October 2, 2022

Excellent Pix

Unlimited Technology

How Putin’s ostracism puts Canadian oil in a ‘very enviable position’

A person holds a placard depicting Russian President Vladimir Putin during a protest against Russia's invasion of Ukraine, in Edinburgh, Scotland, Britain, March 6, 2022. REUTERS/Russell Cheyne

A person holds a placard depicting Russian President Vladimir Putin during a protest against Russia’s invasion of Ukraine, in Edinburgh, Scotland, Britain, March 6, 2022. REUTERS/Russell Cheyne

The shock to commodities from Russian President Vladimir Putin’s invasion of Ukraine will speed up global efforts to abandon fossil fuels, and cement Canada’s role as a stable source of oil and gas in what’s expected to be a decades-long energy transition. That’s the view from Horizons ETFs Management Canada, one of the country’s top exchange-traded fund providers with nearly $22 billion in assets under management.

From global oil benchmarks to metals used in electric vehicle batteries, the Russia-Ukraine conflict and related sanctions from Western powers have caused massive price increases across the commodities complex. As a result, Horizons says it’s seen an uptick in interest in both its oil and gas funds, as well as those tracking uranium, lithium and hydrogen.

“What these high natural gas and oil prices in Europe are really demonstrating is that Europe can’t be dependent on Russia for its energy needs,” Nicolas Piquard, vice-president, portfolio manager and options strategist with Horizons, said in an interview. “What this will do is really accelerate the move into renewables.”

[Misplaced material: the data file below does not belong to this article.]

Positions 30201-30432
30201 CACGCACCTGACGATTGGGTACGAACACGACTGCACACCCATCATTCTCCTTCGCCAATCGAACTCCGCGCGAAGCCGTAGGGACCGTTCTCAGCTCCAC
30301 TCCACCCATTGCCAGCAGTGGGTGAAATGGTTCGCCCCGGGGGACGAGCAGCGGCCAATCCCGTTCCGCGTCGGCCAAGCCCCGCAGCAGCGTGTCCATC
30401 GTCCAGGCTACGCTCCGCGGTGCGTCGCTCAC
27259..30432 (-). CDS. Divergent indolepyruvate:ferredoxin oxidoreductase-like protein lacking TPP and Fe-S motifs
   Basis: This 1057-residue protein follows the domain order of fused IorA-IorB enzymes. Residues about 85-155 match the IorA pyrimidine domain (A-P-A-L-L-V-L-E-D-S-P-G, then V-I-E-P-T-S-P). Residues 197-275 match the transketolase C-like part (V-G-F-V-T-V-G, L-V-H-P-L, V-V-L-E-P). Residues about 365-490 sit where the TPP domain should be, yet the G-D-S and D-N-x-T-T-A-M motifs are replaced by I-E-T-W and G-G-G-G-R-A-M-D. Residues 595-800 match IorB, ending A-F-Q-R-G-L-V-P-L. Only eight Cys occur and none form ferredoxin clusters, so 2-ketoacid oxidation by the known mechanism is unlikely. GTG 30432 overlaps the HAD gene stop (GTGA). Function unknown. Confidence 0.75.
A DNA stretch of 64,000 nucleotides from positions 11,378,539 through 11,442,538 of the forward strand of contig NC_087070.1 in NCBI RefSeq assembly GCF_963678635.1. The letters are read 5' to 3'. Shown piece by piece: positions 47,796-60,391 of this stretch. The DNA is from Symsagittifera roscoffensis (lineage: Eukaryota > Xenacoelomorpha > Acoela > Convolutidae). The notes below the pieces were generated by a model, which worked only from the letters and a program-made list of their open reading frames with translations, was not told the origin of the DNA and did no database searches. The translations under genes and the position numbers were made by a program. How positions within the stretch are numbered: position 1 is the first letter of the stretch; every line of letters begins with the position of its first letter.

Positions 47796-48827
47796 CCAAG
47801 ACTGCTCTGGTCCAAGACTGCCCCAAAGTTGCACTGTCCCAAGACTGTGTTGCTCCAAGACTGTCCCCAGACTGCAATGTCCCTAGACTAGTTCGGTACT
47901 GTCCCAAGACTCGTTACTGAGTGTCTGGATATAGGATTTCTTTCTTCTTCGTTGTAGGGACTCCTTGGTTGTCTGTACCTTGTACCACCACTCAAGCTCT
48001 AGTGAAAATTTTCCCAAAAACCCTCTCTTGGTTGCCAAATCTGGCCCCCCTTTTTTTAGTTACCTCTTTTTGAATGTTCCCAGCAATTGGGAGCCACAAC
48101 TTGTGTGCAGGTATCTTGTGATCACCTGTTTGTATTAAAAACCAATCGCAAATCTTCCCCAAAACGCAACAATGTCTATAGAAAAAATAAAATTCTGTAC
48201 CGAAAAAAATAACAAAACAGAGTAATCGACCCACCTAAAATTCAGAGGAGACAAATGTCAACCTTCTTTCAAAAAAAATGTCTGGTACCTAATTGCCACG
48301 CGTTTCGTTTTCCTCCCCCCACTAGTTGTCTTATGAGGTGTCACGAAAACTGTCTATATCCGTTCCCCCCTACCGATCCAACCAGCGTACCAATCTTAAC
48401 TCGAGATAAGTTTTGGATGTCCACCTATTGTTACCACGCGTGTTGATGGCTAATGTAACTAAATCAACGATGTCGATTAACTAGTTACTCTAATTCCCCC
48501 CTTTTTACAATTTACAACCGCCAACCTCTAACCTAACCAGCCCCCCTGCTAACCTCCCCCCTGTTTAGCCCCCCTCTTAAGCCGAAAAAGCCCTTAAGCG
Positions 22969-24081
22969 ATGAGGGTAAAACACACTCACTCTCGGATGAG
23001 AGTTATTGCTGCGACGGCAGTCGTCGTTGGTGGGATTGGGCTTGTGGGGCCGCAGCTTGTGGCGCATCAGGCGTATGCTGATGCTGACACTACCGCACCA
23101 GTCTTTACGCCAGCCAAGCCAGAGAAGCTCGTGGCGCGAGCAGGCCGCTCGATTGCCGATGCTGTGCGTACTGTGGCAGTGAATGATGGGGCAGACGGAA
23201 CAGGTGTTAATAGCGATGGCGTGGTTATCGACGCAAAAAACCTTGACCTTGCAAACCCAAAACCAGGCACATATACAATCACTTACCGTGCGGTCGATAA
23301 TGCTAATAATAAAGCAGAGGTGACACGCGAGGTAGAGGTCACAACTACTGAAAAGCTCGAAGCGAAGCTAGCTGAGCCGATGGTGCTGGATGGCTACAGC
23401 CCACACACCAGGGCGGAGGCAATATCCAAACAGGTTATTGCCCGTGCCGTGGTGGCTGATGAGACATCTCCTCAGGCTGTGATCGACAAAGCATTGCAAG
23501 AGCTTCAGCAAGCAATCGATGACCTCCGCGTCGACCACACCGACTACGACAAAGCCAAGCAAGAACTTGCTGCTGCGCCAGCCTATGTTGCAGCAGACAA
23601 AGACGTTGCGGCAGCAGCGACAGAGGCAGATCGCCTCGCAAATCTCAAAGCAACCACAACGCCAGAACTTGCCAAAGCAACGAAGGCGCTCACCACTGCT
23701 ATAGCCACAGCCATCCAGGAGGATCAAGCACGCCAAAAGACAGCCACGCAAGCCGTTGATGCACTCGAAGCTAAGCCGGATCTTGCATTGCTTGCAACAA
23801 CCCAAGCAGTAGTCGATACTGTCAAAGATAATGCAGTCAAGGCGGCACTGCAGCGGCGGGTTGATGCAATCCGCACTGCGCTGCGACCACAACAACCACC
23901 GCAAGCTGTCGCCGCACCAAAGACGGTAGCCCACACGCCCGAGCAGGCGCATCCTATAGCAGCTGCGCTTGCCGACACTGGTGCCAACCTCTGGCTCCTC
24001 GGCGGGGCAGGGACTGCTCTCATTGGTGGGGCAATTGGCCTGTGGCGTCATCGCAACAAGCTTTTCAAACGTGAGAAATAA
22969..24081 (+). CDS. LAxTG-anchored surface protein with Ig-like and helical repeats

Toronto-based Horizons manages 105 ETFs on major Canadian stock exchanges. Piquard says the firm had only a small direct exposure to Russia through its emerging markets and currency ETFs prior to the country’s assault on Ukraine.

West Texas Intermediate (CL=F) and European Brent crude futures (BZ=F) saw slight declines on Thursday, following a meteoric rise in response to U.S. and European sanctions on Russian oil announced on Tuesday.

While surging oil prices have added to the already strong performance of oil and gas equities this year, expectations that European nations will prioritize cleaner sources of energy to replace imported Russian fossil fuels have lifted clean energy stocks from a recent slump.

The iShares Global Clean Energy ETF (ICLN), a US$5.6 billion basket of clean energy stocks, has climbed more than 13 per cent since Feb. 24, the day Russia invaded Ukraine. Horizons’ hydrogen and uranium-focused ETFs have climbed more than 20 per cent in that time.

“Maybe high oil prices are exactly what we need,” Piquard said. “It will make all sorts of energies more economic, like solar, wind, and nuclear.”

Ryan Bushell, president and portfolio manager at Newhaven Asset Management, says renewable energy shares took on a temporary state of euphoria on the heels of U.S. President Joe Biden’s 2020 election win. At the same time, he notes major institutional investors and massive pension funds were publicly touting ESG-friendly investments, divesting from oil and gas.